A new study revealed that forest trees have learned to practice water conservation by pulling less water from the ground and absorbing more carbon dioxide instead to survive.
Trevor F. Keenan, lead author of the study and researcher from the Department of Biological Sciences at Macquarie University in Sydney, Australia, and his colleagues measured the water vapor and gas flow in and out of the forest. They found out that in two decades, the trees were slowly cutting its water consumption and slowly increasing its carbon dioxide.
The research team studied 21 records from different forest in the Northern Hemisphere which revealed the change in the pattern of the water vapor and gas flow. They also found out that trees which have broader leaves were more efficient in water use. The change happened to them in 10 years.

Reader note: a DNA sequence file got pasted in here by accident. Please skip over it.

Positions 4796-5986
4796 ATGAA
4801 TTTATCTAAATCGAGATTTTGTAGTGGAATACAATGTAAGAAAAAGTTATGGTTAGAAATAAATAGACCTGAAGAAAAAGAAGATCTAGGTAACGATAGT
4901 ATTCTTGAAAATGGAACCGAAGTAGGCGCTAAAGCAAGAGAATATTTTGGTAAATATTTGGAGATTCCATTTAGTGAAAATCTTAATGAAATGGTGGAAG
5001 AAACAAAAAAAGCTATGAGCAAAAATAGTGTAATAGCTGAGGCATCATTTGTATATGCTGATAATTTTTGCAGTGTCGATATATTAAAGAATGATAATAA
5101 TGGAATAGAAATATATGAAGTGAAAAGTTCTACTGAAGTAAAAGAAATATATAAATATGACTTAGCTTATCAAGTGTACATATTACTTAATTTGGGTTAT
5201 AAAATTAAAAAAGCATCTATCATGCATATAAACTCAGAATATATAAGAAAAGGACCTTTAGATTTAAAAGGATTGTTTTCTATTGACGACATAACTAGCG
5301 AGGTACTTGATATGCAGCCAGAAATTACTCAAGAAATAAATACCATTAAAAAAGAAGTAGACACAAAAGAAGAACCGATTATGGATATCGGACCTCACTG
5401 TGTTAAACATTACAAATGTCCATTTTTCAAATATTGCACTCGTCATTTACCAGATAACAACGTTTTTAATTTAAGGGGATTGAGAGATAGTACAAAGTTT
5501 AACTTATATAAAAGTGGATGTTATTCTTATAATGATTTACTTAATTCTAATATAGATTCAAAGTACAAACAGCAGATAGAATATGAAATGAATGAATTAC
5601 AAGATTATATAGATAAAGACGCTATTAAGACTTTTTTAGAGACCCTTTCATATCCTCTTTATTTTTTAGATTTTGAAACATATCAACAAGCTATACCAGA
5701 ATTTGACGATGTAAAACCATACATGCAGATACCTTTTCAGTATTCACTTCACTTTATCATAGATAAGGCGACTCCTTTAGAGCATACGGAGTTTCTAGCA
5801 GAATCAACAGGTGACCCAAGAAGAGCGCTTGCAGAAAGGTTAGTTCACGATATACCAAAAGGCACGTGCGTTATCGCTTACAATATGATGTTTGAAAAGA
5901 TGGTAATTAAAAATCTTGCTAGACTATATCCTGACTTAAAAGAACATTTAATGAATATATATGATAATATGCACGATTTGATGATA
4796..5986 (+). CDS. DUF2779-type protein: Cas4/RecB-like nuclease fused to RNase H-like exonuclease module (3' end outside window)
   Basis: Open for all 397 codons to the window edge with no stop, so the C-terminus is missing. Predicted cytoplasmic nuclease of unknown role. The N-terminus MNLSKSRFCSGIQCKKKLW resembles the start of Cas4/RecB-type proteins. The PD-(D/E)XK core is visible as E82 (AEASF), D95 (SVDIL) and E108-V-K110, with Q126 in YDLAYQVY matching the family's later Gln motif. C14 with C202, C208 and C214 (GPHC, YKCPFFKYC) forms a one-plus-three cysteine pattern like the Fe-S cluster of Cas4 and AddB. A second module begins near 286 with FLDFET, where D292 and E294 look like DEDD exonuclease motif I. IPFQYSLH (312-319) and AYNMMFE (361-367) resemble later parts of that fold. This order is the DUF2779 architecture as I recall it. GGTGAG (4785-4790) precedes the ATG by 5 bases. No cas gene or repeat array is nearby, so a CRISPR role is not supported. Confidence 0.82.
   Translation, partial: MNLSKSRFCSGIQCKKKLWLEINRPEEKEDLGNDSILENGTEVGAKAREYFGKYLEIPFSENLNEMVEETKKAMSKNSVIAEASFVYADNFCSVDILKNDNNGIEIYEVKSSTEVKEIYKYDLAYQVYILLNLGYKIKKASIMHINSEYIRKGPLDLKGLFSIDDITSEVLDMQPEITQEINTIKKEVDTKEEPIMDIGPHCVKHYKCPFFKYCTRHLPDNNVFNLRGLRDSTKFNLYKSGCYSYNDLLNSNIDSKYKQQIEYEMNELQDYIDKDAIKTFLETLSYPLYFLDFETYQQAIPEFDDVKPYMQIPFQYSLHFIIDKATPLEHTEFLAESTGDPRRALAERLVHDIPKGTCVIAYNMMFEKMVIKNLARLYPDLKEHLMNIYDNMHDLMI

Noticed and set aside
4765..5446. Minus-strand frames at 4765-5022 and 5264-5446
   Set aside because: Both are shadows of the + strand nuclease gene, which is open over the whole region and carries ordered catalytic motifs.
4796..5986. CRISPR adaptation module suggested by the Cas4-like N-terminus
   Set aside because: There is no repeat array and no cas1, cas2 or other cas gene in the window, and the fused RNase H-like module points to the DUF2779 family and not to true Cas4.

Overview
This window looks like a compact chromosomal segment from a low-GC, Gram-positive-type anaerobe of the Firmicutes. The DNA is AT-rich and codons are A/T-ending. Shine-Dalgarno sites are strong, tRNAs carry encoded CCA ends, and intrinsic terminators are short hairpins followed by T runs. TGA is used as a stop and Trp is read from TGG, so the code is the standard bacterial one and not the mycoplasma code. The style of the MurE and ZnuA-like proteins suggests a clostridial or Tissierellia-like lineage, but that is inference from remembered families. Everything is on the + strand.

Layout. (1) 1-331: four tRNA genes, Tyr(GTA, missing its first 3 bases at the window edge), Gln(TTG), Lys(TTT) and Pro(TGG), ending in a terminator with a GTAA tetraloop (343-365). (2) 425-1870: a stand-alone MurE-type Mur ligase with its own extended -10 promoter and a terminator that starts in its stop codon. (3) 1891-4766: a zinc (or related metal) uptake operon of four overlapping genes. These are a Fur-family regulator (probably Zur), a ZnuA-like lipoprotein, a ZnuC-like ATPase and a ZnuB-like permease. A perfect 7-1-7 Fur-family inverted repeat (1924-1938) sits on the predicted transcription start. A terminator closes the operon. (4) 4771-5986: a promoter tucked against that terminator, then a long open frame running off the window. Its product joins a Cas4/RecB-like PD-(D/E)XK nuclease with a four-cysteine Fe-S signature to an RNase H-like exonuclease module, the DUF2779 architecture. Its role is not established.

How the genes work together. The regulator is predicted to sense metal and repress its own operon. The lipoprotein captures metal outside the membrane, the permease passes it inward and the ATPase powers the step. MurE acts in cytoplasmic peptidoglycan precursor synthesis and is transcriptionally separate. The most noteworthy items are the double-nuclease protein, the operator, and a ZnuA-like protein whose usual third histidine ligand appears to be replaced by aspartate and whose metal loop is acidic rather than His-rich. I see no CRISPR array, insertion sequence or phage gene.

Several hypotheses were formed because of the analysis but the team all agreed to focus on the idea that the change may be a result of the increasing level of carbon dioxide in the air. Since the source is abundant, the trees did not need to work harder to get it. It chose to partly close its pores instead of leaving it fully open to breathe. When the pores are slightly close, there is less chance for water to escape thus it not needing to get more water from the ground. This seems to be the trees’ own way to feed only what it needs and adjust to the increasing level of gas.
Keenan admitted that this hypothesis needs further research to be established. Once it is proven correct, they will need to update all the computer models they have which forecast various climate change in the future.
So what is the significance of this research to humans? Well, if there is less water emitted by the trees, the amount of rainfall will also decrease. Soon, there will be insufficient water supply for the farms because of less rain. However, scientists are still investigating to list all the possible implications of the changes. On a positive note, the trees have a higher potential to survive droughts and warmer temperature.
The study was published in the July 10 issue of Nature.